Address Diverse Learning Styles
Students learn in different ways and often come to a course with different backgrounds and levels of preparedness. Using the Web, you can make material available to your students in different forms, allowing them to engage with course material at their own pace and in the medium that suits them best.
- Stimulate student interest in course material.
- Use media appropriate to course content.
- Reach students in a variety of ways.
Options for addressing diverse learning styles are suggested below.
Course Web site
A Web site can be the gateway to resources tailored for a variety of
learning styles. You can have your students access sounds, images,
simulations, and text, enabling them to learn course concepts from
varied perspectives. You may simply want to provide your syllabus
online, or offer course notes for review so that students can access
this information at any time, from home or school. There are numerous
ways to go about creating a Web site. The Catalyst Web site offers
step-by-step instructions for using a variety of Web page editors.
Pictures grab students' attention and convey some ideas more easily
than verbal descriptions. You can illustrate your course content with
diagrams, photos, maps, or a variety of other visual resources. Visual
resources posted to a Web site are also available 24 hours a day, so
students who need extra time to review material can access it at their
convenience. For example, thousands of photographs of cities and buildings are available to students as they study history, architecture, geography, or other related topics.
Using sounds in your lectures can stimulate your students and
enhance the learning experience. You might want your students to listen
to native speakers
of a foreign language, for example. You can post your sound files on
the Web so your students have easy access to these materials.
Learning with simulations
Some students learn best by being engaged in a hands-on experience. When this is not possible, simulations can be the next best solution. See for example the Forest Simulator, software that allows students to set the parameters and watch the forest they planned grow over many years.
PowerPoint presentations give students an important visual point of reference during lectures. Archiving these presentations on the Web gives students a chance to review your main points both verbally and visually and opens up new opportunities for learning.
Catalyst Portfolio tool
The Catalyst Portfolio Tool allows students to collect, annotate,
arrange, and display on the Web a variety of digital artifacts that
illustrate their accomplishments. By creating a portfolio project for
your students, you can encourage them to reflect on their experiences
and accomplishments. Students can use a variety of media in their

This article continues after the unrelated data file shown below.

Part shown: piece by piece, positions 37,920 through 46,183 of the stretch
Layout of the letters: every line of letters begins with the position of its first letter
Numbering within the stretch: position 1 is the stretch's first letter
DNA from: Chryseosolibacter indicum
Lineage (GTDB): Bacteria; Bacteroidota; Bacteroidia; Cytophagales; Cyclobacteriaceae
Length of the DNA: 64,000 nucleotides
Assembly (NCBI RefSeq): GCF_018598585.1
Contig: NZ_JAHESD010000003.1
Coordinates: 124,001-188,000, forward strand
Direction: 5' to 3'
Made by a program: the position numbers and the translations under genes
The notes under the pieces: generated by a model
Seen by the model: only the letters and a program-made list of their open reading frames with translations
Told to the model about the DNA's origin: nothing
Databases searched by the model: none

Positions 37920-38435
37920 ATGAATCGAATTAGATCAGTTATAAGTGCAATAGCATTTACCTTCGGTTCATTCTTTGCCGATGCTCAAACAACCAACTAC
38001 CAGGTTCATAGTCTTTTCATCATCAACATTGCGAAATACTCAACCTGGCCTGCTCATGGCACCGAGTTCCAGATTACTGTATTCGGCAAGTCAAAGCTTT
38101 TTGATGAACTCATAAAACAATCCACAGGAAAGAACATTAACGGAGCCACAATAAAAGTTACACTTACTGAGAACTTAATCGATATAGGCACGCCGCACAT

portfolios, enabling them to work in a medium suited to their learning
Catalyst WebQ survey creation tool
This tool makes it easy to create online, interactive surveys,
quizzes and questionnaires, which you can use to track your students'
learning. With WebQ you can find out your students' learning
preferences, their prior knowledge of the subject matter at the
beginning of a course, or you can encourage students to provide
feedback throughout the quarter. For example, you can survey your
students' experience with technology early in a course that uses
computers to get a sense of their technical proficiency and level of
Some students prefer to share their ideas at their own pace and in a safer environment, rather than present them in an impromptu fashion during class. Tools for electronic discussion might be just what you need to elicit participation from everyone in your course. Mailman can make it easy to set up and manage email lists for your class.
Catalyst GoPost tool
GoPost allows you to create a Web-based discussion board for your
students to compare notes, discuss assignments, and work together
online. Messages can be posted and read with any Web browser. You have
control over who has access to the GoPost forum, and you can even allow
students to use pseudonyms to make them feel more comfortable. GoPost
discussion boards also give students the benefits of participating in course
discussion at their own pace. Turn GoPost into an online collaborative space where students can post their work for peer review and check out others' contributions. You could also showcase students' work and enable them to learn from each other.
Catalyst UMail tool
UMail allows your students to send emails to you or to your
assistants through the Web. You have the choice of making it anonymous
so that your students feel freer to share their thoughts and
opinions. You might want to use UMail as you encourage students to
reflect on and write about assignments, lectures, field trips, or other
MERLOT (Multimedia Educational Resource for Learning and Online Teaching)
MERLOT is an online educational portal that contains links to thousands of online learning materials created by college faculty in all subject areas. All material is peer-reviewed. You can easily find the material you need to support your teaching and address the diverse learning styles of your students.